Ravens Roost: Rock-climbing death deemed accidental
What may be Virginia's most beautiful Blue Ridge Parkway overlook was also the scene of one of its most tragic accidents, the June 15 rock-climbing death of Alabama resident Jonathan "Sully" Sullivan. The 20-year-old's fatal fall, under investigation for nearly three months, has finally been ruled accidental, according to the Park Ranger leading the investigation.
"We do not believe there was any intentional cause of death," says Chief Ranger Steve Stinnett, who oversees the Parkway for the National Park Service. "A mistake was made in the way the equipment was configured."
Perhaps that's not too surprising that foul play was a prime consideration, given the recent spate of homicides along the Parkway.
Barely a mile up the road on a glorious spring evening last year, Christina Floyd and Tim Davis were enjoying the sunset at Rock Point Overlook when Ralph Leon Jackson blasted them with a shotgun, sending Davis over the edge. The 27-year-old WNRN DJ died in the hospital a few days later.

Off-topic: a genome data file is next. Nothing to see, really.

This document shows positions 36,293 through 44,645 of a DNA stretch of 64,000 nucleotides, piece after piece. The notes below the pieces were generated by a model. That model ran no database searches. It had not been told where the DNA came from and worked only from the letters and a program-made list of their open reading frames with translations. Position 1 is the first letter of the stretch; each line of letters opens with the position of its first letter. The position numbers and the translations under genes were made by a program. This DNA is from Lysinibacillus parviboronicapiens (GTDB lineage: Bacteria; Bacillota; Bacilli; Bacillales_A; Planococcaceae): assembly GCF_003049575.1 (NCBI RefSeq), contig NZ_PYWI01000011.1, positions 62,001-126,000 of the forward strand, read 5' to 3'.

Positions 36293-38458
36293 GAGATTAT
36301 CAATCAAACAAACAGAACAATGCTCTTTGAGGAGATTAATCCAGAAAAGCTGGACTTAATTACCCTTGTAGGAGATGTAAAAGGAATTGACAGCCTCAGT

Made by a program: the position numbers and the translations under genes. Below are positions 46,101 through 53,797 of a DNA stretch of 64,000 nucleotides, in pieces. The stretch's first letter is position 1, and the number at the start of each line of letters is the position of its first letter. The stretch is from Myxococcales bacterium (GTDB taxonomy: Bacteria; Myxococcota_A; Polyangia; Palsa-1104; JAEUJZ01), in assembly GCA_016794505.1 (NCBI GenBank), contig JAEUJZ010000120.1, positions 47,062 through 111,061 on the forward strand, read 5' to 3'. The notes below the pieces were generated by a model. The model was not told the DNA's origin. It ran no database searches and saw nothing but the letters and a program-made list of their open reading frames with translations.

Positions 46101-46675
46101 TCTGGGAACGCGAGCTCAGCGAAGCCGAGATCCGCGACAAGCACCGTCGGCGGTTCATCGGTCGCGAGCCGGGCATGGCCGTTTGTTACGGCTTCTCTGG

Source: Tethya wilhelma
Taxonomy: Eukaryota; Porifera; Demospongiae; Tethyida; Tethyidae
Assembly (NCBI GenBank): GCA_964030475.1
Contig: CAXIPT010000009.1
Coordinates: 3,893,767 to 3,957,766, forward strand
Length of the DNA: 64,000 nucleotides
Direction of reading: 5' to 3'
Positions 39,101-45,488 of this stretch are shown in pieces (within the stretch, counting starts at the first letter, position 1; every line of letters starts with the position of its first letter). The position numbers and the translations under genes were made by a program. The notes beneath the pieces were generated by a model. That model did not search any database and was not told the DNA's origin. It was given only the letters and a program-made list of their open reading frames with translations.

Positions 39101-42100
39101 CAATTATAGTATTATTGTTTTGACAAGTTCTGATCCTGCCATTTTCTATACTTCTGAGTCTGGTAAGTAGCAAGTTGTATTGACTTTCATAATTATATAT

A mile from there, In that same south-of-Humpback Rocks area, UVA grad student Lizzy Hafter had come up to Greenstone Overlook to study in early October 2006, when she crossed paths with Thomas Ashby, a man on a murderous rampage from Tennessee to Florida. He killed Hafter for her 1996 Toyota Corolla, which was found in Florida, where he died in a shootout with police.
Even Ravens Roost itself, as a popular rock climbing spot, has the potential for disaster. In 2008, a 40-year-old Waynesboro man fell 60 feet and was seriously injured, but survived.
Shortly after Sullivan's reported 100-foot fall, park rangers appealed to anyone who might have been at the overlook that day. Could someone have tampered with the equipment?
"Investigators had to consider that," says Stinnett. "You have a climbing system, and it all ends up on the ground."
It was Sullivan's first outdoor rock climb, and he and his friends put plenty of appropriate gear in place, Stinnett says, including one-inch tubular rope. What they didn't have, however, was a proper connection to an anchor point.
"He was climbing, and he put his weight on the system," says Stinnett. "They hadn't put a carbiner on one end, and it failed."
After urging the public to come forward with any possible witnesses, Stinnett says investigators reached their conclusions by examining photographs and talking to those who were present.
Birmingham native Sullivan attended Shelton State Community College in Tuscaloosa, and was planning to attend the University of Alabama, where, according to his obituary, he'd been invited to be a walk-on football player for highly-acclaimed Crimson Tide.